inspired a Black History Month display of library books on African Americans in the military. The poster is now on my office door - the airman is terribly dashing, isn't he?
I've been doing some research on copyright and Fair Use this week, and it's worth noting that a wonderful thing about government published materials is that they are immediately and always in the public domain. After all, we the taxpayers are the publishers. Cool, huh?
There's been a WWII "School Garden Army" poster at the circulation desk, but just been swapped out for this WPA poster (definitely "reading related").
It turns out there are more WPA-created literacy posters at the Library of Congress' American Memory website. Display inspiration for the coming months!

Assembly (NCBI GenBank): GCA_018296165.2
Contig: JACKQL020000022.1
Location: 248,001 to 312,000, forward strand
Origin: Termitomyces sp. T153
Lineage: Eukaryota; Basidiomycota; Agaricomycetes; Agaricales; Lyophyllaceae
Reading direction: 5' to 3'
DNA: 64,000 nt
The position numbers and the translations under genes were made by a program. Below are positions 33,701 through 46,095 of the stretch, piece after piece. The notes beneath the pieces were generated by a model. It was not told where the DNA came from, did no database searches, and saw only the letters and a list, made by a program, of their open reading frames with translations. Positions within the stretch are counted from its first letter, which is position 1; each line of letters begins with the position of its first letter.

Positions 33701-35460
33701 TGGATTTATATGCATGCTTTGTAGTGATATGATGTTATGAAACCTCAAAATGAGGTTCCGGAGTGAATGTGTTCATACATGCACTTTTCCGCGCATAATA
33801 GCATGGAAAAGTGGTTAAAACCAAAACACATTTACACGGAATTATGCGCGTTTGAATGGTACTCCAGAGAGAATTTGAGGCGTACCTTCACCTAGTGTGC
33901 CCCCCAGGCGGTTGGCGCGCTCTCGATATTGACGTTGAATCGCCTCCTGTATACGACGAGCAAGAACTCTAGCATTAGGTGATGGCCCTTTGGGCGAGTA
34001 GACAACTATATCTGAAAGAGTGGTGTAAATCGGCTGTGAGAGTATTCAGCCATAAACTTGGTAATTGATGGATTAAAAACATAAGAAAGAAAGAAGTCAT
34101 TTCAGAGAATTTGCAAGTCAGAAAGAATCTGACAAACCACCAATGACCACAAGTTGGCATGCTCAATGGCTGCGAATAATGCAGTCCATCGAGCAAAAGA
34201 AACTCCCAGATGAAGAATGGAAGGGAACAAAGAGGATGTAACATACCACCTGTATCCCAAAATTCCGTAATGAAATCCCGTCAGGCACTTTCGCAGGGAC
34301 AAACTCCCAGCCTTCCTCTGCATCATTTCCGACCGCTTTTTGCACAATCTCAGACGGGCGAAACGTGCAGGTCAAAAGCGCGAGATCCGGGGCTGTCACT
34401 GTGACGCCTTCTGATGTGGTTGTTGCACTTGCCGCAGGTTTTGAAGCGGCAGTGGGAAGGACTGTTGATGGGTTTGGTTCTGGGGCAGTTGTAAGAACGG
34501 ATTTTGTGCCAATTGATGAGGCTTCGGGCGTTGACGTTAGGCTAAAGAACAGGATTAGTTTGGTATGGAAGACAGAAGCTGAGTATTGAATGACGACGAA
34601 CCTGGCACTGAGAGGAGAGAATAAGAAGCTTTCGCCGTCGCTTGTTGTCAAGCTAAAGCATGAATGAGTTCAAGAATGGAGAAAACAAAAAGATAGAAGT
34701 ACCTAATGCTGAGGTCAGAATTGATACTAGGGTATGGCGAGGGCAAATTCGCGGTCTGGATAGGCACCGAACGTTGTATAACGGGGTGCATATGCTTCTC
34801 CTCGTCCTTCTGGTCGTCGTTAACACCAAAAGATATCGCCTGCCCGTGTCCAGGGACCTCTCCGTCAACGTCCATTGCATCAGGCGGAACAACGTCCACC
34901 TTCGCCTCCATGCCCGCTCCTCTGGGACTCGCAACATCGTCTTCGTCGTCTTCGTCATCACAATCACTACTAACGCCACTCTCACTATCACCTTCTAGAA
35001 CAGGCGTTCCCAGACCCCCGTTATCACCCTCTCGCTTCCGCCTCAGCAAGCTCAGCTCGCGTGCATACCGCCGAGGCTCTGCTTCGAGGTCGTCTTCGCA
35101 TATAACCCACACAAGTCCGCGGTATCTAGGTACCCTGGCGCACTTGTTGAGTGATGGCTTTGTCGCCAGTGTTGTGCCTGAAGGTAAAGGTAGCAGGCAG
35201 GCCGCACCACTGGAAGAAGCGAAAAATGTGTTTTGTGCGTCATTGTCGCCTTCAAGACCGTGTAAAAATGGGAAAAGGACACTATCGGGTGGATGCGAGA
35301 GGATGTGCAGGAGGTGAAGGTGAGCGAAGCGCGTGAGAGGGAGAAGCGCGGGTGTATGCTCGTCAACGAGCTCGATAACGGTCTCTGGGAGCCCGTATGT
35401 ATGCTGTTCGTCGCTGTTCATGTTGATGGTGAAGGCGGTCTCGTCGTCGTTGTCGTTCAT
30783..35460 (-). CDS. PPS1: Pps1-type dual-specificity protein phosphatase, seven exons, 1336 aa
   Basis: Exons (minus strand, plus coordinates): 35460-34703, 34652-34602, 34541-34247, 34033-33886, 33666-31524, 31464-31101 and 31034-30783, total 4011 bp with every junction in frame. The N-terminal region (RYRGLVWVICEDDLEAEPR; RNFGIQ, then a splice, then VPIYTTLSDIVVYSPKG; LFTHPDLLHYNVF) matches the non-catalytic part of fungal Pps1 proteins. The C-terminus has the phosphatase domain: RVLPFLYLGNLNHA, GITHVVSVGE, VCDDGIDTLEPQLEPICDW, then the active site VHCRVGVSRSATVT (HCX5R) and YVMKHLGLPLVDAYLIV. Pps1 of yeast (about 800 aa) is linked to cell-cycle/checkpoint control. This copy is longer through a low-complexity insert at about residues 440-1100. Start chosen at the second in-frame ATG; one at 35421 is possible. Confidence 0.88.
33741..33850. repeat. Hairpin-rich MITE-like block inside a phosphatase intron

On my iPad for March reading are several free ebooks -- I'm halfway through the first Tom Swift novel (from Project Gutenberg; it's Tom Swift and His Motorcycle, or, Fun and Adventures on the Road -- did you know that the Taser stun gun name is an acronym of "Thomas A. Swift's electric rifle?") and Jules Verne's Journey to the Center of the Earth. (on the Kindle Reader app, from Amazon.com). Also from Project Gutenberg and on my iPad are Carlo Collodi's Pinocchio (the original), Henry James' The Turn of the Screw, and The Scarlet Pimpernel. I'm thinking hard about the ebook situation for Paideia, and definitely taking a fresh look at the "vintage" reading available in the public domain. Stay tuned for more on that topic soon.
What's on your "always meant to read" list for March?